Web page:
Ultrasound

Ultrasound is the transmission of sound waves that are converted into heat energy. Microscopic vibrations propagate within the deeper molecules creating friction this friction is converted to heat within the muscles and soft tissue.

Ultrasound is typically used to improve circulation which is felt to speed healing within the soft tissue. It has some benefits with knee injuries, contusions, and elbow tendinopathies. It is usually followed up with exercise and stretching.

Ultrasound is performed with the client in a sitting or lying position. A gel is applied to the affected area as the sound head is moved over the area for an 8-10-minute duration of time. The intensity of the ultrasound is determined by the thickness and diameter of the tissue. The person feels little to no sensation as the treatment progresses.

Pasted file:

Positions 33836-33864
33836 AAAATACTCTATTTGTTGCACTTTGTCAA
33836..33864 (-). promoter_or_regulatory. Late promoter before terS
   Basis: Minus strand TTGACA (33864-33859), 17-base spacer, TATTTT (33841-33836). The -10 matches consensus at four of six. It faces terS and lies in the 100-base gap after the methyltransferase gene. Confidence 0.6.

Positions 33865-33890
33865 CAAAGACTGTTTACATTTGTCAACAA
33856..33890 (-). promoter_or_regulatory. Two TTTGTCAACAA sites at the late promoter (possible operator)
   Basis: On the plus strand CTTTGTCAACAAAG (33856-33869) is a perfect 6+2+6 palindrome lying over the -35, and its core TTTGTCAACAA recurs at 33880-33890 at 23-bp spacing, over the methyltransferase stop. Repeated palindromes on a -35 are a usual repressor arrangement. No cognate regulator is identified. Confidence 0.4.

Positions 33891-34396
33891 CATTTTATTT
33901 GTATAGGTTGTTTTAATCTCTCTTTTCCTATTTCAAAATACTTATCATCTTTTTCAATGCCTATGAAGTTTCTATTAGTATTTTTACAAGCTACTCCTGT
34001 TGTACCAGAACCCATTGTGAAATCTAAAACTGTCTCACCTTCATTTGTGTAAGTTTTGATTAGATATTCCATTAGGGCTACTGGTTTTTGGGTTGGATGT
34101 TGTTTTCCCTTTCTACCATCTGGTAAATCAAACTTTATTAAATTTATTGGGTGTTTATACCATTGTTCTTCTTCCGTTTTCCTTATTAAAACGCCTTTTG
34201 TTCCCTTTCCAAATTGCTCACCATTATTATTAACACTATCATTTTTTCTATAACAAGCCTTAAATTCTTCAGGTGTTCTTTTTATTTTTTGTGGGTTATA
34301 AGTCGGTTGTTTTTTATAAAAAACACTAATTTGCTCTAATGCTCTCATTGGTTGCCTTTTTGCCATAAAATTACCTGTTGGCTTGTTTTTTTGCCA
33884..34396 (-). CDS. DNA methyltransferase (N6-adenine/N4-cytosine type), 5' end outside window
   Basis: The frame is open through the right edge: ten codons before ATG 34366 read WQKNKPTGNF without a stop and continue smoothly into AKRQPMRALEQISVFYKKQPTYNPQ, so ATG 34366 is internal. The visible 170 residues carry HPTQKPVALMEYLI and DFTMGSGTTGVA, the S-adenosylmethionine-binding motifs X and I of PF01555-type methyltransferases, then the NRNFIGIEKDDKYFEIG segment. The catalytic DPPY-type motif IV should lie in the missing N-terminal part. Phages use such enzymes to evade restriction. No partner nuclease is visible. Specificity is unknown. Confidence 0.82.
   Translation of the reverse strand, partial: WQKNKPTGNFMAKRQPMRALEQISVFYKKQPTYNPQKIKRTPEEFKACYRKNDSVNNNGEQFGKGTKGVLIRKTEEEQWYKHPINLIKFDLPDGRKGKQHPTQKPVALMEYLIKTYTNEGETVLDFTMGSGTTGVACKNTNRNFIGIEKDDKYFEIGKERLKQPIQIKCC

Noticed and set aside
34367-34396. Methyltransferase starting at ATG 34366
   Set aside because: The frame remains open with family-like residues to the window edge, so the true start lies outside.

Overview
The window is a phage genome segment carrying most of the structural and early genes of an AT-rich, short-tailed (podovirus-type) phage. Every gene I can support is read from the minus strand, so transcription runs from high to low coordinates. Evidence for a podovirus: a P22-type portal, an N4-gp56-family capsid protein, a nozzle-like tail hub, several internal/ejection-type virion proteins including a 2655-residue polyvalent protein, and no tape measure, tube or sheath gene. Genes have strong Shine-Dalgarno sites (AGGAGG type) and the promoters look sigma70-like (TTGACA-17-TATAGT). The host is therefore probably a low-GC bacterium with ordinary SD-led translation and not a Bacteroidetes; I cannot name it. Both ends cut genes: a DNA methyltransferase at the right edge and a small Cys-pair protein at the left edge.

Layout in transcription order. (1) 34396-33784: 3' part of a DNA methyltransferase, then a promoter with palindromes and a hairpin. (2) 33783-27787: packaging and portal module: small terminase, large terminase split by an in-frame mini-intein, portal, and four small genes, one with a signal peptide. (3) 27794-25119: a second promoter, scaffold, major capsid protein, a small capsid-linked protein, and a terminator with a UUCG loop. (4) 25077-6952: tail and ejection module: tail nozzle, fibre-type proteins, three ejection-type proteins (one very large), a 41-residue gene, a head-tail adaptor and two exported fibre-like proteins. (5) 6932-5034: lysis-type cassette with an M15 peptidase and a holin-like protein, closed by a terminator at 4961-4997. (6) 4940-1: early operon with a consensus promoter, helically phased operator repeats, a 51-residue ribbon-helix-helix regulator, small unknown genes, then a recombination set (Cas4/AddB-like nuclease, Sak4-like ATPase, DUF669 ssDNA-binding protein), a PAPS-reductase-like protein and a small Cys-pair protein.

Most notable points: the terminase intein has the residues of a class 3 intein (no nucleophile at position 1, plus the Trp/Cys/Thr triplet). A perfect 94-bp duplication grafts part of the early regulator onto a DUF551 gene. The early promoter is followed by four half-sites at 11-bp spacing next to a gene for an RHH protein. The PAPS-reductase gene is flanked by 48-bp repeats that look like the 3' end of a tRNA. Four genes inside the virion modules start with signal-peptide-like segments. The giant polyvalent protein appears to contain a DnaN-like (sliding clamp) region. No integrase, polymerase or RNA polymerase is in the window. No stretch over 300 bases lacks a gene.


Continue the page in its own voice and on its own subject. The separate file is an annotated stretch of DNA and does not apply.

Insurance does not cover the cost of ultrasound treatment as research has proven it to be mostly a placebo.

As with any modality ultrasound is contraindicated for anyone with a pacemaker, metal implant, cancer, pregnancy, open wound, thin skin, on blood thinners, has sensory disturbances. Always be upfront with your provider on your medical history.

Although there is little evidence to prove the efficacy of using ultrasound some people report a decrease in pain, improved mobility, range of motion, and overall function with use.